Predictive modeling of colorectal cancer using a dedicated pre-processing pipeline on routine electronic medical records

Reinier Kop, Mark Hoogendoorn, Annette ten Teije, Frederike L. Buchner, Pauline Slottje, Leon M. G. Moons, Mattijs E. Numans

Research output: Contribution to journalArticleAcademicpeer-review

38 Citations (Scopus)


Over the past years, research utilizing routine care data extracted from Electronic Medical Records (EMRs) has increased tremendously. Yet there are no straightforward, standardized strategies for pre-processing these data. We propose a dedicated medical pre-processing pipeline aimed at taking on many problems and opportunities contained within EMR data, such as their temporal, inaccurate and incomplete nature. The pipeline is demonstrated on a dataset of routinely recorded data in general practice EMRs of over 260,000 patients, in which the occurrence of colorectal cancer (CRC) is predicted using various machine learning techniques (i.e., CART, LR, RF) and subsets of the data. CRC is a common type of cancer, of which early detection has proven to be important yet challenging. The results are threefold. First, the predictive models generated using our pipeline reconfirmed known predictors and identified new, medically plausible, predictors derived from the cardiovascular and metabolic disease domain, validating the pipeline's effectiveness. Second, the difference between the best model generated by the data-driven subset (AUC 0.891) and the best model generated by the current state of the art hypothesis-driven subset (AUC 0.864) is statistically significant at the 95% confidence interval level. Third, the pipeline itself is highly generic and independent of the specific disease targeted and the EMR used. In conclusion, the application of established machine learning techniques in combination with the proposed pipeline on EMRs has great potential to enhance disease prediction, and hence early detection and intervention in medical practice.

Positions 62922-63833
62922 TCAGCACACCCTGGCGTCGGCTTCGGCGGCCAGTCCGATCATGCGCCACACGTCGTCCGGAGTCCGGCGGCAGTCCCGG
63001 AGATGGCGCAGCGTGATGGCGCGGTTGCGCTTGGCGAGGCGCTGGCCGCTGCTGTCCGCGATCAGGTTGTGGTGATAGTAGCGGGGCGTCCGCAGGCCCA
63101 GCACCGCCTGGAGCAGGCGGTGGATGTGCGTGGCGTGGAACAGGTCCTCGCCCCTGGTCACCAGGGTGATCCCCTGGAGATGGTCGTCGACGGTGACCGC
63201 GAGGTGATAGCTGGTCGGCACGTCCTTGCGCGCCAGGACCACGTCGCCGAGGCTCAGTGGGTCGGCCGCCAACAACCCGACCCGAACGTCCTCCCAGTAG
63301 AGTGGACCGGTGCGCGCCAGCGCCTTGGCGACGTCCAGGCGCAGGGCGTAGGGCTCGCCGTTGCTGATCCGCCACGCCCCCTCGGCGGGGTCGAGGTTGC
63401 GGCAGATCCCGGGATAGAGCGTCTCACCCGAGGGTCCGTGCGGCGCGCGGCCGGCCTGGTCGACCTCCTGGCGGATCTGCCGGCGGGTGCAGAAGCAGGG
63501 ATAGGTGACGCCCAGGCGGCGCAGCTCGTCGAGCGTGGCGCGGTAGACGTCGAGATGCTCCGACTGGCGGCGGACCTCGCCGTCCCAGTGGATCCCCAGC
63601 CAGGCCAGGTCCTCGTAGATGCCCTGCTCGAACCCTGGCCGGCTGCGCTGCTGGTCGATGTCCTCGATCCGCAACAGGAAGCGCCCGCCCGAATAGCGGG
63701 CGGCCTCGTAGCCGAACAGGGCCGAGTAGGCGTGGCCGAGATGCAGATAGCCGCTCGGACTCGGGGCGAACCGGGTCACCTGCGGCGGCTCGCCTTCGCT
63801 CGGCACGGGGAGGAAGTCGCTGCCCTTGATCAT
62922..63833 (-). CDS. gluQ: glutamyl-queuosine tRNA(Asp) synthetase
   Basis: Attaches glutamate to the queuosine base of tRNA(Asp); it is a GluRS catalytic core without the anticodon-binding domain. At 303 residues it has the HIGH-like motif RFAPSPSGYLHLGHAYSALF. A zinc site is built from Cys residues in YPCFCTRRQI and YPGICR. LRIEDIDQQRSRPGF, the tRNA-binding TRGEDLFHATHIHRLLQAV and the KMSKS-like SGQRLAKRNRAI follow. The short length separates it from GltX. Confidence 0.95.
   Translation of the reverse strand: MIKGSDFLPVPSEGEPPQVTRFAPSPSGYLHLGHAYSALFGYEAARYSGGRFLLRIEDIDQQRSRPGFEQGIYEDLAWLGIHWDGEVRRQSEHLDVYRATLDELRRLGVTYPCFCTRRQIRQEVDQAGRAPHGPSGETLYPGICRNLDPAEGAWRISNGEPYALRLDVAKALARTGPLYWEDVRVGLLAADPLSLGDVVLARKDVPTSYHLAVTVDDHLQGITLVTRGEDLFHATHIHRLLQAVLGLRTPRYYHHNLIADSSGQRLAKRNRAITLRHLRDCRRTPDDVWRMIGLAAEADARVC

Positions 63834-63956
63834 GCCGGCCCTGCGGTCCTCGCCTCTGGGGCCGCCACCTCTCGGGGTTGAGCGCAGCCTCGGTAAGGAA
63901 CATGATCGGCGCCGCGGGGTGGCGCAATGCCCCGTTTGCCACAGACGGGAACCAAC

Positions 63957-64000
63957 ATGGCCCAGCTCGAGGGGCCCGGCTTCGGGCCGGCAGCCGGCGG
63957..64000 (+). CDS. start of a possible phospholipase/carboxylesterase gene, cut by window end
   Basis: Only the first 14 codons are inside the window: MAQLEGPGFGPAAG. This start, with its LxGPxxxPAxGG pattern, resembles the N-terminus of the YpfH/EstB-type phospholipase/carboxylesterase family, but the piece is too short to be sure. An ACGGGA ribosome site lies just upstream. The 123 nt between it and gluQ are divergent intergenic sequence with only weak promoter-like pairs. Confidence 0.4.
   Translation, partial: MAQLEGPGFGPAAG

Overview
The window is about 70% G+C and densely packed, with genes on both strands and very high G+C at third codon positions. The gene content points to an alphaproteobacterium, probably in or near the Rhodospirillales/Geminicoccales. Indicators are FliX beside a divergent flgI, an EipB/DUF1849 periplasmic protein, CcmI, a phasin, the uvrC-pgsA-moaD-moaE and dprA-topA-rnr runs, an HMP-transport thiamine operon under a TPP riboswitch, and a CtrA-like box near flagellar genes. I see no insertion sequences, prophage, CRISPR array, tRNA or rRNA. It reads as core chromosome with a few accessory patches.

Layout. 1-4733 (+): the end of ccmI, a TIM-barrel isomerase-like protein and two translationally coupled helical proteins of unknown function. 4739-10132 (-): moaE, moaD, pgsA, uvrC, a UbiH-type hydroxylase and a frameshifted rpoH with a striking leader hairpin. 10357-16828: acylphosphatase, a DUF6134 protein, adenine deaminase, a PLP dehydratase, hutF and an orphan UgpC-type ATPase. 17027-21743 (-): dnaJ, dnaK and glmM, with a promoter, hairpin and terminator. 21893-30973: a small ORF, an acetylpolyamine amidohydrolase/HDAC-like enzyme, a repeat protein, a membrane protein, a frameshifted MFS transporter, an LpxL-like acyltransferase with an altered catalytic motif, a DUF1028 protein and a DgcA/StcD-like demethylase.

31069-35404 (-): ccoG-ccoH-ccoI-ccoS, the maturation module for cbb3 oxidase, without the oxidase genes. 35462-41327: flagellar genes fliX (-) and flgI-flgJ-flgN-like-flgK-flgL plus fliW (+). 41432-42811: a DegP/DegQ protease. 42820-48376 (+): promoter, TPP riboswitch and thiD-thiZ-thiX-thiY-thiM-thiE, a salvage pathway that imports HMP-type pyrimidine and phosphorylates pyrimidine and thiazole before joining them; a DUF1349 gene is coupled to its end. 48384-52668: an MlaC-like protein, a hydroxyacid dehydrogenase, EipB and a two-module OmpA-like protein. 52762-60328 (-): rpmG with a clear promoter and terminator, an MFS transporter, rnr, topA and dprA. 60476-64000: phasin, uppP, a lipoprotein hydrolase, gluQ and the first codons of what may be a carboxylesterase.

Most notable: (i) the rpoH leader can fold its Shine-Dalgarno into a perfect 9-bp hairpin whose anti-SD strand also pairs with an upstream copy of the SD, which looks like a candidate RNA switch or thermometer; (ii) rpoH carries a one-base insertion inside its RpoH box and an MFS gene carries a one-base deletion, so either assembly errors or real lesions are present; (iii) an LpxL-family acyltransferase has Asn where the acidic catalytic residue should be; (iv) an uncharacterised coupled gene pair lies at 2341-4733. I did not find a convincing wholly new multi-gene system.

Original languageEnglish
Pages (from-to)30-38
Number of pages9
JournalComputers in Biology and Medicine
Publication statusPublished - 1 Sept 2016


  • Colorectal cancer
  • Data mining
  • Data processing
  • Electronic medical records
  • Machine learning

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